On this webpage it states that "The Simple Present can also indicate the speaker believes that a fact was true before, is true now, and will be true in the future. It is not important if the speaker is correct about the fact." The examples are straightforward, but I am still a little bit confused about tense. Which tense of simple present and simple past should I use in the following examples?

When he was a kid he thought that the earth was/is flat. Now he knows it's round.

In the 5th century people believed that the earth was/is flat.

I think in both examples is instead of was should be adopted. The reason is that the subjects (the kid and people in the 5th century) considered the proposition to be universally true, and according to the foregoing rule it doesn't matter whether they were correct.

Am I understanding the grammar in the correct way? Many thanks for your help :-)

  • The statement that 5th century people believed the world to be flat is still valid today. Of course we know the world isn't flat, but the report of their belief still holds today; nothing has changed. So you can retain the present tense or optionally backshift it to the preterite. (simple past tense). But it is optional, not obligatory. – BillJ Dec 25 '16 at 9:48

The original sentence:

"The earth is flat." (believed by someone in the 5th century)

The reported sentence:

In the 5th century people believed that the earth was/is flat.

From Practical English Usage by M. Swan:

When reporting present and future tenses, after a past reporting verb: [w]e are more likely to change the original speaker's tenses if we do not agree with what he/she said, if we are not certain of its truth, or if we wish to make it clear that the information comes from the original speaker, not from ourselves.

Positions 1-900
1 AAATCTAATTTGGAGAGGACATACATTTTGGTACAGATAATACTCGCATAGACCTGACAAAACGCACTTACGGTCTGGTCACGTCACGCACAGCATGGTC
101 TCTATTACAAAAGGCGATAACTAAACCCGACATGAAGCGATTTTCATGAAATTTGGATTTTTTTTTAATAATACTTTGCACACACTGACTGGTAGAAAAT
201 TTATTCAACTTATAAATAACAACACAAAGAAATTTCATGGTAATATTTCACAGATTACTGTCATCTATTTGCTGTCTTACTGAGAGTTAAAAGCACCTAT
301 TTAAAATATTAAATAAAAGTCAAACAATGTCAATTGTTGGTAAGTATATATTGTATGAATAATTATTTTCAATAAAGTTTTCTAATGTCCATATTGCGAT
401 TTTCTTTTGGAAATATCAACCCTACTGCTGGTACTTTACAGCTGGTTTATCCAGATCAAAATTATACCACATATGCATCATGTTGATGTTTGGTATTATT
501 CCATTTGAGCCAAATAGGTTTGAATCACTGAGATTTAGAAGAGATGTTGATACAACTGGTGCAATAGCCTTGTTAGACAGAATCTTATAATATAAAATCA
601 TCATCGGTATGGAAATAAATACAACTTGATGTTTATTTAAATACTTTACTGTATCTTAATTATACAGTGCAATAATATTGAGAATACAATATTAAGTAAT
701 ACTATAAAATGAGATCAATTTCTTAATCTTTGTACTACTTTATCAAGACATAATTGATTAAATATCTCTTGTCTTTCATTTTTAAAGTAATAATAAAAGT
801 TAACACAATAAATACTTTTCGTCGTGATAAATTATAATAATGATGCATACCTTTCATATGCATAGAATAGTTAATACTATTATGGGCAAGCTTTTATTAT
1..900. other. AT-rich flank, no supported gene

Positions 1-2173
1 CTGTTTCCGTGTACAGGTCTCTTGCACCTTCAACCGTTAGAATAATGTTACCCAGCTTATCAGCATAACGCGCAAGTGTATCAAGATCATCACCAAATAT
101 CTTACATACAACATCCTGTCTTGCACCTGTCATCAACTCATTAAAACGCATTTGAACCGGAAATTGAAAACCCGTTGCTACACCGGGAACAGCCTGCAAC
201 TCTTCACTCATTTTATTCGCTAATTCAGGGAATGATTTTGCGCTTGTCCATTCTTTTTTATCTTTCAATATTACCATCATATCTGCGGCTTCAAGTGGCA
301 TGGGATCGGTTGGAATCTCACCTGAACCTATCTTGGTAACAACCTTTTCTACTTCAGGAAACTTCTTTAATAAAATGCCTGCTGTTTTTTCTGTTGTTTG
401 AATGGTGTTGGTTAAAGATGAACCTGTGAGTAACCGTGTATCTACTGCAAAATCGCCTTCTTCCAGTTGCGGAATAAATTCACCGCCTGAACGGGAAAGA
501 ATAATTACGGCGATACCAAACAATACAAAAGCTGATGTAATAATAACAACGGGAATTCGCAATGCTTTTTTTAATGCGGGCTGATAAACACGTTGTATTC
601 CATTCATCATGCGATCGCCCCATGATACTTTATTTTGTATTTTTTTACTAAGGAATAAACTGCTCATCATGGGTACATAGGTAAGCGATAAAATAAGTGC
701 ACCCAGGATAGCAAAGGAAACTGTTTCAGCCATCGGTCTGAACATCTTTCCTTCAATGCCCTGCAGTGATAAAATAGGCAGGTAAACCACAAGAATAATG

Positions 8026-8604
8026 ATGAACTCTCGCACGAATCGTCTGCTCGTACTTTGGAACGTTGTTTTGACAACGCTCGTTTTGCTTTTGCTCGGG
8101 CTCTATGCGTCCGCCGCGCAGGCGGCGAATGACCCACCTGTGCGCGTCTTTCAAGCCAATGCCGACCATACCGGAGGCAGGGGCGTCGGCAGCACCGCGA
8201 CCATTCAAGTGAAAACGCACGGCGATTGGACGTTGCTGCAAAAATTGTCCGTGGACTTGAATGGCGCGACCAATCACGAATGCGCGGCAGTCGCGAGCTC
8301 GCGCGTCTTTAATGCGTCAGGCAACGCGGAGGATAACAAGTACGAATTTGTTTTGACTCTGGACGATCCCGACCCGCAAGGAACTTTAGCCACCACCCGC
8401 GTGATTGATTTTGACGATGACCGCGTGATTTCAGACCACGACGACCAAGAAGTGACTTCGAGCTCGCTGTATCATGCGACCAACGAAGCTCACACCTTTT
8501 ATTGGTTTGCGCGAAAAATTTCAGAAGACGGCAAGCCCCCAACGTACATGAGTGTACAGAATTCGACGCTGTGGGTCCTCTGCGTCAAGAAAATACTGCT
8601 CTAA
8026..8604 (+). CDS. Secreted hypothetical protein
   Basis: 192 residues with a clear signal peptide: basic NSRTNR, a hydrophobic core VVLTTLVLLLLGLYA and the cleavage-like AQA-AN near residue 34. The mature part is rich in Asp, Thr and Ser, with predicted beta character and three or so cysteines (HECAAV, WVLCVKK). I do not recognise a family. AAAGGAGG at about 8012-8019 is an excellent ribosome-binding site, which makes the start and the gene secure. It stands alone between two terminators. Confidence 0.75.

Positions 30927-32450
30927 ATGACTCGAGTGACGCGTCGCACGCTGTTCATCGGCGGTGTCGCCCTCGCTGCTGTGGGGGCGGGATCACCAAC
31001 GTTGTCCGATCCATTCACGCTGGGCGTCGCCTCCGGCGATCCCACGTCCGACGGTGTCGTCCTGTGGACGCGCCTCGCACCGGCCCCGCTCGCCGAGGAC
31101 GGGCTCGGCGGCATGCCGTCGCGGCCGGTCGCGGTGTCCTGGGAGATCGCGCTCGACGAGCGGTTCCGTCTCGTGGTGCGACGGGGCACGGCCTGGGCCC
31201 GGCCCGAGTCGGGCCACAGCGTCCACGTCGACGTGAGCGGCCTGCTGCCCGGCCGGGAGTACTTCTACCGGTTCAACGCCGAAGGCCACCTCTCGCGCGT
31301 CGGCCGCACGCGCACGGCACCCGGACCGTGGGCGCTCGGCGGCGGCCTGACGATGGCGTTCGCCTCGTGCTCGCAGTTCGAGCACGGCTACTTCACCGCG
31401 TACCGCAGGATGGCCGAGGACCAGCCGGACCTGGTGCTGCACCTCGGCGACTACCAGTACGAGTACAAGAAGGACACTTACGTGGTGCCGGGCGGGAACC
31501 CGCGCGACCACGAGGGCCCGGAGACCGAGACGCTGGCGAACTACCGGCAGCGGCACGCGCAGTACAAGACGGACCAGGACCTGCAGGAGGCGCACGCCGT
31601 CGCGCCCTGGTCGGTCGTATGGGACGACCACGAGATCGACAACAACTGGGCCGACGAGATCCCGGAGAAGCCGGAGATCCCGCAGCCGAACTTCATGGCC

The Greeks thought that the sun went round the earth. (NOT . . . that the sun goes round the earth.)

  • Great! And the reference is really heuristic:-) – Dormire Dec 24 '16 at 21:07

We usually make changes to the original verbs in indirect speech when time has passed between the moment of speaking and the time of the report:

In the 5th century people believed that the Earth was flat.

At the same time, we don’t need to change the tense in indirect speech if what was said is still true or relevant or has not happened yet:

In the 18th century people already knew that the Earth is round.

Other examples:

He told me his brother works for a TV company. (When you are saying this, you know that his brother still works for a TV company.)

He said he’s getting married next year. (At the moment of speaking, it is still ‘this year’.)

  • This would also be an accepted form, "In the 18th century people already knew that the Earth was round." Your observation implying that maintaining the same tense is stylistically preferable is sound. – Dribbler Dec 25 '16 at 4:14

Yes, you are actually exactly right -- however the use of the present tense in past events can be confusing:

In the 5th century they believed that the Earth is flat.

"The Earth is flat now? Or was then? Wait, you mean at that time people said 'The Earth is flat'? OK, now I get it."

Again perfectly fine. But if you use "was" it can sound better to the reader, to avoid the odd contextual disconnect:

In the 5th century they believed that the Earth was flat.

In the end it's more a choice of style than grammar. Now that I think it through, the present tense sounds better -- but if I'm reading quickly and come across this sentence, I might have to read it multiple times to make sure I understand what you mean.

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